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    1. Tracy - Letters and journal entries in book narratives do not always appeal to me either. It really depends on how it is done. I thought it worked in this case, especially given the way the story is presented. It would have lost something had it been told as a more traditional story, I think.

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  4. I'm curious about this one. I like the investigative reporter angle and when done right the journal entry setup can be really great. I'll be prepared for Karen's being a bit naive though. Great review. I hadn't heard of this one but it looks like one I'd enjoy especially when I need a little something darker mixed in with the cozies!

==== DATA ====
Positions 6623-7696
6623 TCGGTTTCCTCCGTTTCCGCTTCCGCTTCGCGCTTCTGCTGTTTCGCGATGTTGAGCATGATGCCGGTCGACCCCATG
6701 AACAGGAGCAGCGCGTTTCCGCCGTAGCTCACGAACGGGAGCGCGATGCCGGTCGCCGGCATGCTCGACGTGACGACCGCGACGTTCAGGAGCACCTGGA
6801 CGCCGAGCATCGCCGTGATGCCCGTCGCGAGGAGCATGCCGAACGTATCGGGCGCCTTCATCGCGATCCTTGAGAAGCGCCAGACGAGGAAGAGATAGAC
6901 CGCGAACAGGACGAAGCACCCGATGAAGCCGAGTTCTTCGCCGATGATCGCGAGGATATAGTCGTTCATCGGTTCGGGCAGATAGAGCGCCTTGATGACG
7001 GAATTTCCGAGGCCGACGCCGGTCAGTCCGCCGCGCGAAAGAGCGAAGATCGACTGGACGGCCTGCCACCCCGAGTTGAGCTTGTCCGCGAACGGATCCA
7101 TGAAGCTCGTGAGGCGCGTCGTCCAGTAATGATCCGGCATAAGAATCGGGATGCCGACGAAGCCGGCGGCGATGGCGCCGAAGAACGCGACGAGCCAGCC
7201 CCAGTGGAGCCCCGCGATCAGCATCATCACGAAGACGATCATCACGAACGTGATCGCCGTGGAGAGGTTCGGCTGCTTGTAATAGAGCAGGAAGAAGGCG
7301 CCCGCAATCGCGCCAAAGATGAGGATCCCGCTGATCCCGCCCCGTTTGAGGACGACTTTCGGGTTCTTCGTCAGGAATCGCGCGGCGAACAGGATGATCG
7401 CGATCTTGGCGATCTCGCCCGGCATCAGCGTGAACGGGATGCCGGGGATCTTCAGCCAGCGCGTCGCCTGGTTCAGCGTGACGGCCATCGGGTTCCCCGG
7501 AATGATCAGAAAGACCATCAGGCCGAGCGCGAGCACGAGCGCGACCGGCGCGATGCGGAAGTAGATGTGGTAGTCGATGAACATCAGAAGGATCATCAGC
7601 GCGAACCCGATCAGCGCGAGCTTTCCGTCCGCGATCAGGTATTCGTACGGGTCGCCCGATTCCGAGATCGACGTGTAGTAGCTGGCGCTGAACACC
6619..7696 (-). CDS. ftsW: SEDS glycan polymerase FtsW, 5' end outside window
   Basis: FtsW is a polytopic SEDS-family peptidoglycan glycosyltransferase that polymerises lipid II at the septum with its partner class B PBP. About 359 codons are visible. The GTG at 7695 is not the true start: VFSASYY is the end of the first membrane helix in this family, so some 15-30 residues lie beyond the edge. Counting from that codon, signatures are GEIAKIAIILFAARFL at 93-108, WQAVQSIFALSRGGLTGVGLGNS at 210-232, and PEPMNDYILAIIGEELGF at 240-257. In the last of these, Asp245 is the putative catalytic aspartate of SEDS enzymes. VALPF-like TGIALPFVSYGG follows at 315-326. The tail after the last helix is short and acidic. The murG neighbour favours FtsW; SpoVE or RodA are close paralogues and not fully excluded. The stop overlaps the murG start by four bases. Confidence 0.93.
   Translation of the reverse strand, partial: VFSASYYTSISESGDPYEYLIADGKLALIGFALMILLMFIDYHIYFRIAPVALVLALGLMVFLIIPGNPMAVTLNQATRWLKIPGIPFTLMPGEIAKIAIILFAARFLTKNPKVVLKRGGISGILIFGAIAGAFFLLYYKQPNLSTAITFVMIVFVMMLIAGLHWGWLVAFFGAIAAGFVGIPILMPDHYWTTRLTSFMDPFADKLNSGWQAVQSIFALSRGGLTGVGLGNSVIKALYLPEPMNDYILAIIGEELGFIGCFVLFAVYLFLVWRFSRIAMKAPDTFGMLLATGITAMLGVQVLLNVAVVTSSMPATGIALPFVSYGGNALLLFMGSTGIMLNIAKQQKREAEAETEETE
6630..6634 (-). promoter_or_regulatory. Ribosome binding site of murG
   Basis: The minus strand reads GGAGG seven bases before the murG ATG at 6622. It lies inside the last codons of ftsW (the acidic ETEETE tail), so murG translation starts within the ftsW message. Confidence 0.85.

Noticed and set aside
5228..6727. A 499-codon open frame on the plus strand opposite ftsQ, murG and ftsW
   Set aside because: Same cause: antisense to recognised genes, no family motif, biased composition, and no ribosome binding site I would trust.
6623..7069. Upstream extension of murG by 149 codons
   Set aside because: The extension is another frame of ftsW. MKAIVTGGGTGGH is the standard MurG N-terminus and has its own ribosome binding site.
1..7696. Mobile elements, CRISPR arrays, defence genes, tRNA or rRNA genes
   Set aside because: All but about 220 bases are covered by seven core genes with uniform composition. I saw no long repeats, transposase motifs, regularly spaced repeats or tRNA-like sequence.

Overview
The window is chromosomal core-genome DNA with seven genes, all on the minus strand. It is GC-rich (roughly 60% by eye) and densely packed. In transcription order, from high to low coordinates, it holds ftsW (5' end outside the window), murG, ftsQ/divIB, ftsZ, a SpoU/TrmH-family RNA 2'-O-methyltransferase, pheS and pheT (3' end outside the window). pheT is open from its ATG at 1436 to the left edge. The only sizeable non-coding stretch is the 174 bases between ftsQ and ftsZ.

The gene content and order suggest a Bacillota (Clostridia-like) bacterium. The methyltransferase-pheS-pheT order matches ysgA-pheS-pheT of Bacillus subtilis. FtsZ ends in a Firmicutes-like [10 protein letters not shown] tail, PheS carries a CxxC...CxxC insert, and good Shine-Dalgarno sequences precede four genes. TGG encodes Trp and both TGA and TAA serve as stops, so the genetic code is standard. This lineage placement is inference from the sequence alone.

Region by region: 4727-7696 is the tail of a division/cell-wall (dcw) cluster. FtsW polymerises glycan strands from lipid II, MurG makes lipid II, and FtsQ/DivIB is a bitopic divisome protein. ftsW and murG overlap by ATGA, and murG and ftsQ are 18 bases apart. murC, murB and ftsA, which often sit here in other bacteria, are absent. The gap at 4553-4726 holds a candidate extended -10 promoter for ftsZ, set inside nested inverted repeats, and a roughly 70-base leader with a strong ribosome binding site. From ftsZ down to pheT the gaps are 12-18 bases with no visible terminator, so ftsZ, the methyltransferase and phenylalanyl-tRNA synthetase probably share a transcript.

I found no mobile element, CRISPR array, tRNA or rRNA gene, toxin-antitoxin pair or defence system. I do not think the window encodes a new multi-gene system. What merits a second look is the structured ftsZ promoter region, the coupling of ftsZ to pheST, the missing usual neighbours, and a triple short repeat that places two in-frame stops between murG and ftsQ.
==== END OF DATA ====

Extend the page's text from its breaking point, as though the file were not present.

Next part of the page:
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    1. Katherine - I like investigative reporter leads too. They are in the perfect position to get into the middle of an investigation and yet be on the outside as well.

      I did like Karen, but I would have liked her to have been more on top of her game. I found myself trying to excuse her by reminding myself she was just an entertainment journalist, but that's not really fair. There's no "just" about it.

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  5. I like the sound of this book and how it has some kind of epistolary aspect to its storytelling. I am going to have to check this one out.

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  6. I'm curious about this book, not only of the premise but the overall writing style. Thanks for the lovely review, Wendy!